No, Kenyan newspaper didn’t report coronavirus patient’s stay at Weston Hotel

“Corona patient spent two days at Weston Hotel,” reads what looks like the front page of Saturday Nation, a Kenyan newspaper, posted on Facebook.

It’s captioned: “Weston Hotel on the spot after it emerged that the Coronavirus victim spent 2 days in Weston Hotel. Ruto must be avoided like plague.”

The Weston Hotel in Nairobi is associated with deputy president William Ruto.

But the font style of the front page doesn’t match the one usually used by Saturday Nation, the weekend edition of Daily Nation. Facebook users quickly called it out as a digitally manipulated fake.

Newspaper from 2016, with different headline

A reverse image search reveals that it is fake. Several blogs have published the original front page of the newspaper.

The headline originally read: “Not yet Uhuru for women and youth.” It was published on 27 August 2016.

Africa Check searched for the title on Twitter and found the front page of the newspaper published that day. – Dancan Bwire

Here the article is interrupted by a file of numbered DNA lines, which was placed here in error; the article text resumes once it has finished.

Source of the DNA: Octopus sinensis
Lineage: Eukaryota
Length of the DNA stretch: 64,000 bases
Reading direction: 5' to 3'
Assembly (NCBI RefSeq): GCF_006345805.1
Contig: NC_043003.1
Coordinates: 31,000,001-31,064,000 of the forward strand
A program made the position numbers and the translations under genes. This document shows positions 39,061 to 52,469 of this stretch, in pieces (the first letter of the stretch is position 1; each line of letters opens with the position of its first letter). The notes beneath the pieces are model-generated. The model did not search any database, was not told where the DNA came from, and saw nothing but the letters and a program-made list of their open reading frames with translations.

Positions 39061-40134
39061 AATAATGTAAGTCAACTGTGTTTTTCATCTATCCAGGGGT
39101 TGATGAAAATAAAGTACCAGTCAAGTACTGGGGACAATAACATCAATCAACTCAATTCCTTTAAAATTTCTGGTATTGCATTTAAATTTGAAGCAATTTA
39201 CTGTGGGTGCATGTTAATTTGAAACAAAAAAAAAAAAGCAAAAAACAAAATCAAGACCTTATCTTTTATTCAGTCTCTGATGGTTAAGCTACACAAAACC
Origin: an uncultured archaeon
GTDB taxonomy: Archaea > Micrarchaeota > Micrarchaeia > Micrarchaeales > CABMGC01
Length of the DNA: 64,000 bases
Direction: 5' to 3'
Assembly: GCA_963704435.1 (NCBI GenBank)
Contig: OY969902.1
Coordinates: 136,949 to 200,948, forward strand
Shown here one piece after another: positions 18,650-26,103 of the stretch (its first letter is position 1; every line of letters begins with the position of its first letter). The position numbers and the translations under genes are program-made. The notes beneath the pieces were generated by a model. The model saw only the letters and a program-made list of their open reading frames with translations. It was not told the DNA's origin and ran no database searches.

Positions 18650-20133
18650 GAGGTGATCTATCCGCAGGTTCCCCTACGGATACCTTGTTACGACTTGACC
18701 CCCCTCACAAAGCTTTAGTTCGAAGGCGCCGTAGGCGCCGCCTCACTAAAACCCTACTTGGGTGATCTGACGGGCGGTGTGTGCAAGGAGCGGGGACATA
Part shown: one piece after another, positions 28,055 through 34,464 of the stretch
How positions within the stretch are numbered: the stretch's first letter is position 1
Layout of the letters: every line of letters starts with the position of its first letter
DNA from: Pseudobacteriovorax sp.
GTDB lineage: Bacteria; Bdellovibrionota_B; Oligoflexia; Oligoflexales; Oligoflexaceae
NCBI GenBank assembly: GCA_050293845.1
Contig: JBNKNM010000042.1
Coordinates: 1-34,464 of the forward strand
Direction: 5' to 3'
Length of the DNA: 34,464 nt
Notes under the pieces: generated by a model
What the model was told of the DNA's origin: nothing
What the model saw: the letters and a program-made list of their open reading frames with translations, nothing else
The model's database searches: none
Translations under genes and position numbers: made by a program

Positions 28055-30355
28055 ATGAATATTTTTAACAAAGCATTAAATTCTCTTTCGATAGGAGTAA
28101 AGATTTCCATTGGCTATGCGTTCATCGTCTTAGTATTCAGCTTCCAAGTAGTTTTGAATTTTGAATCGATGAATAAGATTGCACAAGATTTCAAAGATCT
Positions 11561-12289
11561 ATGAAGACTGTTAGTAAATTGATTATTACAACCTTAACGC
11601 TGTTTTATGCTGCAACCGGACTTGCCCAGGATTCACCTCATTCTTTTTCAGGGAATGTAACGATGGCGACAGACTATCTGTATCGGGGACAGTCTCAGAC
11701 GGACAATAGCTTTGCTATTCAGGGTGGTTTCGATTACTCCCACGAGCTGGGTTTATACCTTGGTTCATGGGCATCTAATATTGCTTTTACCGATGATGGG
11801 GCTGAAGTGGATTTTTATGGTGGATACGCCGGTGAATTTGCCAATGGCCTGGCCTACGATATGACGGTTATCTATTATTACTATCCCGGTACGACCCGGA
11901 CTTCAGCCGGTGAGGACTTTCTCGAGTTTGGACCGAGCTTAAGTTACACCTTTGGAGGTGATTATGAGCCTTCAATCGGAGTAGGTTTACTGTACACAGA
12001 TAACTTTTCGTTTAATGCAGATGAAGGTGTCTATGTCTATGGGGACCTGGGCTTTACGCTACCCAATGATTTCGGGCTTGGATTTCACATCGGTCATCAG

For publishers: what to do if your post is rated false

A fact-checker has rated your Facebook or Instagram post as “false”. What should you do? First, don't delete!

Click on our guide for the steps you should follow.

Publishers guide

Africa Check teams up with Facebook

Africa Check is a partner in Facebook’s third-party fact-checking programme to help stop the spread of false information on social media.

The content we rate as “false” will be downgraded on Facebook and Instagram. This means fewer people will see it.

You can also help identify false information on Facebook. This guide explains how.

Fighting coronavirus misinformation

Africa Check is working with the CoronaVirusFacts/DatosCoronaVirus Alliance, a coalition of more than 100 fact-checkers fighting misinformation about the Covid-19 pandemic.

Learn more about the alliance here.

© Copyright Africa Check 2020. Read our republishing guidelines. You may reproduce this piece or content from it for the purpose of reporting and/or discussing news and current events. This is subject to: Crediting Africa Check in the byline, keeping all hyperlinks to the sources used and adding this sentence at the end of your publication: “This report was written by Africa Check, a non-partisan fact-checking organisation. View the original piece on their website", with a link back to this page.